Almost a year ago I compared the VTGOP’s mixed enthusiasm for then-candidate Trump to a “mullet” hair style. That is the 1970’s and 80’s haircut style (infamous by the 1990’s) showed the public one “thing” (face) in the front view, yet show a different style or “thing” (another face) in the back: “all business in the front and all party in the back.” In the case of the VTGOP’s emerging mullet, all good ol’ imaginary GOP moderation in the front and just totally Trumpism in the back.

Now the VTGOP is still styling the political equivalent of a “mullet,” i.e., a two-faced approach with Phil Scott sporting some neatly trimmed criticism of President Trump’s “very fine people” remark up front, and Committeeman Jay Shepard showing the rough side in the back. It must be the look they prefer while strutting around under the circus tent.

Beyond the margin with Trump

Donald Trump started the week by continuing a prolonged twitter attack on his Attorney General Jeff Sessions. Later he tweeted a ban on transgender people serving in the armed forces then made a widely criticized politically divisive speech to a national gathering of Boy Scouts. Soon came an on-the-record obscene and insane rant by his new communications chief Anthony Scaramucci. Quickly following the Mooch’s rant, Trump fired  his Chief of Staff, Reince Priebus, and replaced him with the DHS Secretary, former General John Kelly. Woven into all that  chaos was the dramatic GOP loss in the Senate on a series of ACA repeal bills Trump supported.margincenter2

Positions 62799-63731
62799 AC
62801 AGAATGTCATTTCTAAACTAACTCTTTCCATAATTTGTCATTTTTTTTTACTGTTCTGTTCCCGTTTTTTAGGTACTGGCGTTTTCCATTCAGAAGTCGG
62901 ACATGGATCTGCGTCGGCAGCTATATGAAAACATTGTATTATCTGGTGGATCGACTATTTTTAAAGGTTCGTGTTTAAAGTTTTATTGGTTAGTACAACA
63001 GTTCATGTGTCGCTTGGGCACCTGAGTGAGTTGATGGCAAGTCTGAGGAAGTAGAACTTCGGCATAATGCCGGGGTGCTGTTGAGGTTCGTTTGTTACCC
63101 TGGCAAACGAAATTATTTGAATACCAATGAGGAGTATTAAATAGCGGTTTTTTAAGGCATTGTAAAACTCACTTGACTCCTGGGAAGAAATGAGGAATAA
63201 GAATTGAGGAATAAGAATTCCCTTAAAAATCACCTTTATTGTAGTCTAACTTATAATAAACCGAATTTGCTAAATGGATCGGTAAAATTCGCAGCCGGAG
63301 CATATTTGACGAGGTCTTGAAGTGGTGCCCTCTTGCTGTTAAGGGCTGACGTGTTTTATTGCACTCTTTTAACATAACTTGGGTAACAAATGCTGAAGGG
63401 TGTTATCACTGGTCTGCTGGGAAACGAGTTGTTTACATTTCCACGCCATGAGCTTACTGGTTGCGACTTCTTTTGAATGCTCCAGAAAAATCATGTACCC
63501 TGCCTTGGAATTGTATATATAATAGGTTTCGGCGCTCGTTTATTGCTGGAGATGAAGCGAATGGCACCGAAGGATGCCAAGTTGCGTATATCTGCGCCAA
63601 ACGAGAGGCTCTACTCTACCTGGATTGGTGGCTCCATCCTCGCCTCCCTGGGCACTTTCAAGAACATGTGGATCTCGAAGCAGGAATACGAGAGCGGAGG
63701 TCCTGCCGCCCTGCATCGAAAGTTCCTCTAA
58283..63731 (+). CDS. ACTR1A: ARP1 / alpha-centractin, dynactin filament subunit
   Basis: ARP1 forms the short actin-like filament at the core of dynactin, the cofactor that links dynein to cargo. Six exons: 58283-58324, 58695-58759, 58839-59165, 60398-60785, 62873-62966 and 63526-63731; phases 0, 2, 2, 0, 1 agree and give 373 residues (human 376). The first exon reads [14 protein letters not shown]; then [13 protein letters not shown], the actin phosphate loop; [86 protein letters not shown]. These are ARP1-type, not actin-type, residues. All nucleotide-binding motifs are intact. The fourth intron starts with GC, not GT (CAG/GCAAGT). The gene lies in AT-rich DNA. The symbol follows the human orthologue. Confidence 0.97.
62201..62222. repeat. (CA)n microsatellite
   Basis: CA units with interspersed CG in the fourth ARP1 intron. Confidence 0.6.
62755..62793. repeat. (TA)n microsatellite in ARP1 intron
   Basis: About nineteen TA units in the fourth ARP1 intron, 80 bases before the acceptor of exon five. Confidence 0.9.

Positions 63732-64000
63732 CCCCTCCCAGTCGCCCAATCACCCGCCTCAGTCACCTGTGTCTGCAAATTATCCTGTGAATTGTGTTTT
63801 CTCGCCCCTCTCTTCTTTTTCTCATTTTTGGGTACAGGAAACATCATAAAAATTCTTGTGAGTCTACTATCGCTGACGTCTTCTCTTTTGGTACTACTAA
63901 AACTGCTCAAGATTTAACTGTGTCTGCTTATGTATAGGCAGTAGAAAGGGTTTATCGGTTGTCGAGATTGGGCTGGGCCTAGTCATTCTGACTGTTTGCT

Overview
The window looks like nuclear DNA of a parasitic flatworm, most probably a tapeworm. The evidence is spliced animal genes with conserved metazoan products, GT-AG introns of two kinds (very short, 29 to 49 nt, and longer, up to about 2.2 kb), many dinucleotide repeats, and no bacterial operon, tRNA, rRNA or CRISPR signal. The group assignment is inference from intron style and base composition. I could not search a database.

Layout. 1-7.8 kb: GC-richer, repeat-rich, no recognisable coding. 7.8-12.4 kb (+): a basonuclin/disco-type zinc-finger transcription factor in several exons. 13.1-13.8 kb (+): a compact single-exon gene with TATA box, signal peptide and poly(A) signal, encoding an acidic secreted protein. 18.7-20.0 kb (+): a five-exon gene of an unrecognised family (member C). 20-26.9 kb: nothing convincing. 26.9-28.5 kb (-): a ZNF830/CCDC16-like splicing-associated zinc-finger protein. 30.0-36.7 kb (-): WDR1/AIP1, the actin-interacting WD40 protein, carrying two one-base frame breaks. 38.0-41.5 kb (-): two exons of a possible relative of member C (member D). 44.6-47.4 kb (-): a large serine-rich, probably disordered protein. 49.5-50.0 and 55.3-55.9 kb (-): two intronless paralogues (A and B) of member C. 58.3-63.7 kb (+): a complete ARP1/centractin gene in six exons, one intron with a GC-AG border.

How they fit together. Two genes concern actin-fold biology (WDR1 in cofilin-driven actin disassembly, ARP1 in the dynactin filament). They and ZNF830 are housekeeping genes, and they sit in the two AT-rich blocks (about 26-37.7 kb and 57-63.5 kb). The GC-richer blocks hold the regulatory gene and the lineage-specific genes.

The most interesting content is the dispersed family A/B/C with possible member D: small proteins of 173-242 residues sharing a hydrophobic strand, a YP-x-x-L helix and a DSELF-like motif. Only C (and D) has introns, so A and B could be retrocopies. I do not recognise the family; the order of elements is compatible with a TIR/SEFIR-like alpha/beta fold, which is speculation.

In reaction to all this chaos, The Donald turned on his own party and tweeted that the GOP “looked like fools” and threatened not to follow the Obamacare (ACA) law and to stop mandated payments to insurance companies. He left Washington, traveled to an event on Long Island and suggested to a gathering of police officers that they “…don’t be too nice” to alleged immigrant criminalsa comment widely perceived as a presidential call encouraging police violence. Here’s a link to a rundown of most of the events from the Financial Times

Watching this numbingly frightful week unfold, I remembered whatwhen the shock of Trump’s victory was still newseemed a worst case prediction of what was to come .